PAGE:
The program has been taking shape as new panelists and topics have been added to the agenda for the 4-day event.

As usual, Christopher will be at the event to answer questions, direct conversations, and tackle both new and persisting issues that relate to connectivity. On May 1st at 3p.m., he’ll be presenting as part of the "Economic Development Track Blue Ribbon Panel" along with Nicol Turner-Lee, Ph.D., from the Center for Technology Innovation Brookings Institution and Will Rhinehart, Director of Technology and Innovation Policy at the American Action Forum. Lev Gonick, CIO from Arizona State University, will be leading the discussion.

Later that day, Christopher will also be leading a panel titled "Creating a Tech Ecosystem," which brings together community leaders from different areas of the country who discuss the elements that complement broadband infrastructure. They have a conversation that includes supporting start-ups, developing a tech workforce, investors, incubators, accelerators and youth/adult tech programs. 

Look for Christopher to participate in other discussions and sit in on other panels. You can also check out who else will be speaking at the Summit; it’s a long list that covers a broad range of expertise.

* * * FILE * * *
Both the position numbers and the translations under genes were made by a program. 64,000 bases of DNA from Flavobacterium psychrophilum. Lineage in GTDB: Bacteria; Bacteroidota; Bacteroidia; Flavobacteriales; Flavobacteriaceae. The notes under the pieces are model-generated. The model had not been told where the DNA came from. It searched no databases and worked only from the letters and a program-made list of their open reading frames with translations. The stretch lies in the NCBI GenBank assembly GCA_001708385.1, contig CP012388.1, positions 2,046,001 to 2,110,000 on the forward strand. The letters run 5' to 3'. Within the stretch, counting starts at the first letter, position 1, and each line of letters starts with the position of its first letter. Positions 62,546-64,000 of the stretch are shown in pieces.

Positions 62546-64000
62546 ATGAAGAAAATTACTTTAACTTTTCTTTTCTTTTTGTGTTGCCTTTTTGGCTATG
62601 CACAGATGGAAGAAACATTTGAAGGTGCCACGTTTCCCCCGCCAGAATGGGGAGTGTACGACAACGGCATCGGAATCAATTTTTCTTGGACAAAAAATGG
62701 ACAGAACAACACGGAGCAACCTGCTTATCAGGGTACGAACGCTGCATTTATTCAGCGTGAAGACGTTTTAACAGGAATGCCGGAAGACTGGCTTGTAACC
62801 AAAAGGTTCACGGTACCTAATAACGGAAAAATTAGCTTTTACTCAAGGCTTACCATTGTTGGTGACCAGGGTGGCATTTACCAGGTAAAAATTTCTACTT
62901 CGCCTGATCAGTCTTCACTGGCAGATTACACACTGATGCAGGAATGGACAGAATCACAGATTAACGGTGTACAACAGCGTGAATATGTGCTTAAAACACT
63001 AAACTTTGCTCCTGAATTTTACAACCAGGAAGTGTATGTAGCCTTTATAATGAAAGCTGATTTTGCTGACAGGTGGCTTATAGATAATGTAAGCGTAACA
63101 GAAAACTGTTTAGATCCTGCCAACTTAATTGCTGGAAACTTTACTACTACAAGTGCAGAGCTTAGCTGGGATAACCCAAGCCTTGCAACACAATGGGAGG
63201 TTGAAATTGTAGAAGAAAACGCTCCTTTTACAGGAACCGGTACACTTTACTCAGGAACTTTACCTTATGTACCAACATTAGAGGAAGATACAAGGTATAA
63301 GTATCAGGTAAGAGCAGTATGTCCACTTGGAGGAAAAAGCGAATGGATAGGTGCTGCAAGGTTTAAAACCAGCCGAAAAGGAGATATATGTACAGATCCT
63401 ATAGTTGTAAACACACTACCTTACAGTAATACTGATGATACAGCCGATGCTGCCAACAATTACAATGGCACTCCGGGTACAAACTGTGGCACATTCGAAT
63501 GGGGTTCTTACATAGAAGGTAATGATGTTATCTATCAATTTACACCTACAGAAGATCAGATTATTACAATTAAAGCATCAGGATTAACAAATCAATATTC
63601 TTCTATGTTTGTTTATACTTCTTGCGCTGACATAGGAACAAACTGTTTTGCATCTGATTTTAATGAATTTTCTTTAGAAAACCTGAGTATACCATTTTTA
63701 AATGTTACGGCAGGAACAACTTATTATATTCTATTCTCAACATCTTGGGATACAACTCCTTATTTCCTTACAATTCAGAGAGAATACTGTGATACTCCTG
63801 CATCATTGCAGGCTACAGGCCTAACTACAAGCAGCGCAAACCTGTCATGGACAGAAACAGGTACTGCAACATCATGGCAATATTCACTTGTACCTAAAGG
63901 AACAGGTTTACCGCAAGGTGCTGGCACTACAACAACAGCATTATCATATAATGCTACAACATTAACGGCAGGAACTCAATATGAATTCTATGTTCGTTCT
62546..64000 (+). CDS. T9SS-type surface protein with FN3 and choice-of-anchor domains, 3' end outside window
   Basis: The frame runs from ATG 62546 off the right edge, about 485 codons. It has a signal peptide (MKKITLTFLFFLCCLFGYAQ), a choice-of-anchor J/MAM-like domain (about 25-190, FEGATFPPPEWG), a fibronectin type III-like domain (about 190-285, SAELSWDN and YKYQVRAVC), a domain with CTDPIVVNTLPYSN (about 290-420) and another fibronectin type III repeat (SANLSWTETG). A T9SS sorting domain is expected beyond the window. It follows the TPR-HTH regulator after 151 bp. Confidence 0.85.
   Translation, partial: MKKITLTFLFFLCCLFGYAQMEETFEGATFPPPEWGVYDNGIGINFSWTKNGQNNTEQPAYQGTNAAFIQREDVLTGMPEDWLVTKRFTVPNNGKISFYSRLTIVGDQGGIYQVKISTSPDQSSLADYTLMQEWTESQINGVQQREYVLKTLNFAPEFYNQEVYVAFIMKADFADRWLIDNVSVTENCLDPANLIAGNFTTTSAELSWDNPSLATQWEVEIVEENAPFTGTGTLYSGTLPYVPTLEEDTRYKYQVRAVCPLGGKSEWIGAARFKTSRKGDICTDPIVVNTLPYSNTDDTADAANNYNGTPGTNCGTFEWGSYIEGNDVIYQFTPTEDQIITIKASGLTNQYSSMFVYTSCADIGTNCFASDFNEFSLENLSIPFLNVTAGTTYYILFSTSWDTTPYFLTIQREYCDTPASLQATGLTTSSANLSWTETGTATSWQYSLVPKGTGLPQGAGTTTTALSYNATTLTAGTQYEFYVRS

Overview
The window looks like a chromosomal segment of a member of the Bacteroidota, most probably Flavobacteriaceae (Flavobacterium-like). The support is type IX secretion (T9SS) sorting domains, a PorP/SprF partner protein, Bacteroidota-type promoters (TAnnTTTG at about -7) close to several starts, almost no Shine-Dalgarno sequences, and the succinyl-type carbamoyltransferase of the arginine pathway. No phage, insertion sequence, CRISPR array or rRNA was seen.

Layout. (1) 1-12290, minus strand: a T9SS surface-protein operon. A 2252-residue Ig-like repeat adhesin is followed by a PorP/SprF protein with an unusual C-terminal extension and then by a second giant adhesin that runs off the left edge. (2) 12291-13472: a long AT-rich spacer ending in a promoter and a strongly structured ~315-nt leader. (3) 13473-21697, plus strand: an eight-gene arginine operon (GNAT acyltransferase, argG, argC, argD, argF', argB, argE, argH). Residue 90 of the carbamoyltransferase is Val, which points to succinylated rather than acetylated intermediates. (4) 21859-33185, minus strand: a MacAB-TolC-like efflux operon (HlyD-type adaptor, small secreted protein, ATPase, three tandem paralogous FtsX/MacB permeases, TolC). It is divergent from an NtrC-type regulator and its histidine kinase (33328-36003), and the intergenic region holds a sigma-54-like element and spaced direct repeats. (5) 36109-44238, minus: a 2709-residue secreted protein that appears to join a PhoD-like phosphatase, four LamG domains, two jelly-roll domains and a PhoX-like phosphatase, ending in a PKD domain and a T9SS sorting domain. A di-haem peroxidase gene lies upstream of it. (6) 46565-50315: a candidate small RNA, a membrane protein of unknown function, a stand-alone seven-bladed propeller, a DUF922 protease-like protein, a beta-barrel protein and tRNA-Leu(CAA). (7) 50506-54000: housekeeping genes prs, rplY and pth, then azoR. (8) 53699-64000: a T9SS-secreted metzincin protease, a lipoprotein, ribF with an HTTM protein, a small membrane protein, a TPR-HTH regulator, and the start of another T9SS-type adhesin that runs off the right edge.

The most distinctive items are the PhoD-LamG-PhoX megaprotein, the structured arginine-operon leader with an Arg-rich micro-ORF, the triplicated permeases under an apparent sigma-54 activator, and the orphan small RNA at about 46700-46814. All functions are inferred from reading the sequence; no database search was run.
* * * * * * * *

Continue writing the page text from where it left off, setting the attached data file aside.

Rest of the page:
So Many Topics

A few of the other topics that will be tossed around by the long list of presenters include:

  • Electric Cooperatives
  • Open Access
  • IoT
  • MDUs
  • Rural Broadband

Topics are organized into tracks, so if you're attending the Summit in search of answers related to a specific area, it's easier to organize your day. If you're interests are broader, you may have a hard time deciding which panels and discussions to attend.

CLIC Special Program

The first day of the event, the Coalition for Local Internet Choice (CLIC)...